A spotlight on sepsis

A spotlight on sepsis



What is sepsis?

Sepsis can also be known as septicaemia, blood infection or blood poisoning. It occurs when what may be a simple infection progresses throughout the body and the body’s response to an infection damages its own organs and tissues.

Sepsis can be caused by any type of infection – bacterial, viral or fungal. It can lead to tissue damage, multiple organ failure and death. Septic shock is the most serious form of sepsis.

Who can get sepsis?

Both adults and children can get sepsis and any kind of infection can lead to sepsis.  

Children and newborns have a higher risk of sepsis compared to adults. The risk can be higher in:

  • Children under 1 year of age
  • Aboriginal and Torres Strait Islander children
  • Children with complex health conditions
  • Children with COVID-19
  • Children with poor immune systems
  • Children undergoing chemotherapy
  • Children with burns, wounds or injuries
  • Children with indwelling devices, lines or catheters
  • Children who have just had surgery or another procedure
  • Children who have been previously diagnosed with sepsis

What are the signs and symptons of sepsis?

As sepsis can develop from common infections, the early signs and symptoms may be mild and similar to the underlying infection. The signs can be vague, without any specific features that stand out from other illnesses. This makes diagnosis challenging, especially in newborn babies. The difference with sepsis is that your child will become more severely ill. The symptoms listed below can be a sign that more severe disease is present.

When a child has sepsis, their parents often feel that their child is very unwell or worried that they are not improving – this is important information. You know your child best. Let a doctor or nurse know if you are worried that your child is very sick or getting worse, especially if you know they have an infection.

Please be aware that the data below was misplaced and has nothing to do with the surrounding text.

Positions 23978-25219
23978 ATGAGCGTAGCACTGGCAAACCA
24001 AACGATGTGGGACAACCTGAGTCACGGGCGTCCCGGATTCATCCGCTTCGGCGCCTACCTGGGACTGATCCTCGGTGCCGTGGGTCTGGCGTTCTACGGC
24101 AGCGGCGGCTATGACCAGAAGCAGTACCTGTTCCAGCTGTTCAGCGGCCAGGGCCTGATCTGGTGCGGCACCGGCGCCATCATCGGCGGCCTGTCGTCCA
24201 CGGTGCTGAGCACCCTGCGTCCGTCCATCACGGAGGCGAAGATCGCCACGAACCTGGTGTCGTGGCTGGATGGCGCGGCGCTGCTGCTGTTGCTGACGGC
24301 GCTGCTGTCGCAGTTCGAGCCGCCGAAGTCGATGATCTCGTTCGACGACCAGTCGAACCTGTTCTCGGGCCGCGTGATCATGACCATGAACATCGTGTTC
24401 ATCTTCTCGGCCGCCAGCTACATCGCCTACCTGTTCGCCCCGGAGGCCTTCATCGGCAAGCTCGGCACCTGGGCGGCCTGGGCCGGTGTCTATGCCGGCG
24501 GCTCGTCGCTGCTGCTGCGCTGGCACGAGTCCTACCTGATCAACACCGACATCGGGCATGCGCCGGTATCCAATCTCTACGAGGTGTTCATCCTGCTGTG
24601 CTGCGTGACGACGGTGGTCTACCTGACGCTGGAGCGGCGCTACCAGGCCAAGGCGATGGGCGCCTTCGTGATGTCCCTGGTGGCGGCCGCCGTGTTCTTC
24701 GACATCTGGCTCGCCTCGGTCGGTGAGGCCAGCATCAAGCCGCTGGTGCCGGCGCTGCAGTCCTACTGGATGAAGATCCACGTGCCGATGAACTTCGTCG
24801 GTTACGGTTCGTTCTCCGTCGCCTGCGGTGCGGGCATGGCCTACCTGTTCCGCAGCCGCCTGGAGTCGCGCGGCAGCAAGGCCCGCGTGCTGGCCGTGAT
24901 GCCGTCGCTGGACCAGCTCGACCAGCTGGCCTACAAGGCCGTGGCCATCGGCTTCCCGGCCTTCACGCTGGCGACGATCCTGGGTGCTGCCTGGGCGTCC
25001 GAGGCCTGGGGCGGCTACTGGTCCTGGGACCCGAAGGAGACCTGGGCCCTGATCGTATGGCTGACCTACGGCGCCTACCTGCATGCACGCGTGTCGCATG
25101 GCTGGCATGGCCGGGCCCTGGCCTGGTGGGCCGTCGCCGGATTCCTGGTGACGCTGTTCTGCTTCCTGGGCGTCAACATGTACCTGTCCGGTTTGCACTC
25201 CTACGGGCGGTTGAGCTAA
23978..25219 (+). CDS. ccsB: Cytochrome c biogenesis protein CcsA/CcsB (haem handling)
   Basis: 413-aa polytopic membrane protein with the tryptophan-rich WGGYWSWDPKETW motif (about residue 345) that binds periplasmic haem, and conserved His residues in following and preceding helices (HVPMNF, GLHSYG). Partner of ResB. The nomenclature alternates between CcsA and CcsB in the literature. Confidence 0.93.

It’s important for you to ask: ‘Could it be sepsis?’

The signs and symptoms may look different in younger children compared with older children. Infants and newborns commonly have non-specific symptoms and signs, such as feeding difficulties or not settling.

Common sepsis signs in children

  • Fast breathing or long pauses in breathing
  • Blotchy or discoloured skin
  • Skin that is abnormally cold to touch
  • Rash that doesn’t fade when pressed
  • Infrequent wet nappies
  • Drowsiness – the child is difficult to wake up or confused
  • Restlessness or floppy limbs
  • Vomiting
  • Fits or convulsions
  • A lot of unexplained pain

What should I do if my child has symptoms of sepsis?

Sepsis is a medical emergency. If you think your child may have sepsis, you need to go to hospital or call 000. If your child does have sepsis, they will be more likely to get better if they receive treatment as soon as possible.

If your child has signs and symptoms of sepsis when they see a healthcare provider, or if they develop signs and symptoms during a hospital stay, the healthcare team will carry out physical checks such as taking their temperature and blood pressure and doing blood tests. These tests can help your child’s healthcare team to understand their condition, but there is no single laboratory test for sepsis.

What is the treatment for sepsis?

If sepsis is suspected, your child’s clinical team may:

  • Place an intravenous cannula in a vein
  • Take small samples for blood cultures to test for infections in the blood; blood cultures can take 48hours to give a result
  • Start antimicrobials (usually antibiotics) immediately, while waiting for blood culture results
  • Give intravenous fluids and other medicines to support your child’s circulation
  • Monitor their response to treatment
  • Consult with other clinicians who are experienced in recognising and managing sepsis
  • Arrange for transfer or admission to the most appropriate place for your child’s care

Sepsis affects every child differently, and the care required depends on the severity of the illness. Your child may require a hospital stay, or admission to a paediatric intensive care unit.

Your healthcare team should talk to you throughout your child’s admission about:

  • What a diagnosis of sepsis means for your child in the short, medium and longer term
  • Plans for your child’s treatment during the hospital stay and who will provide this care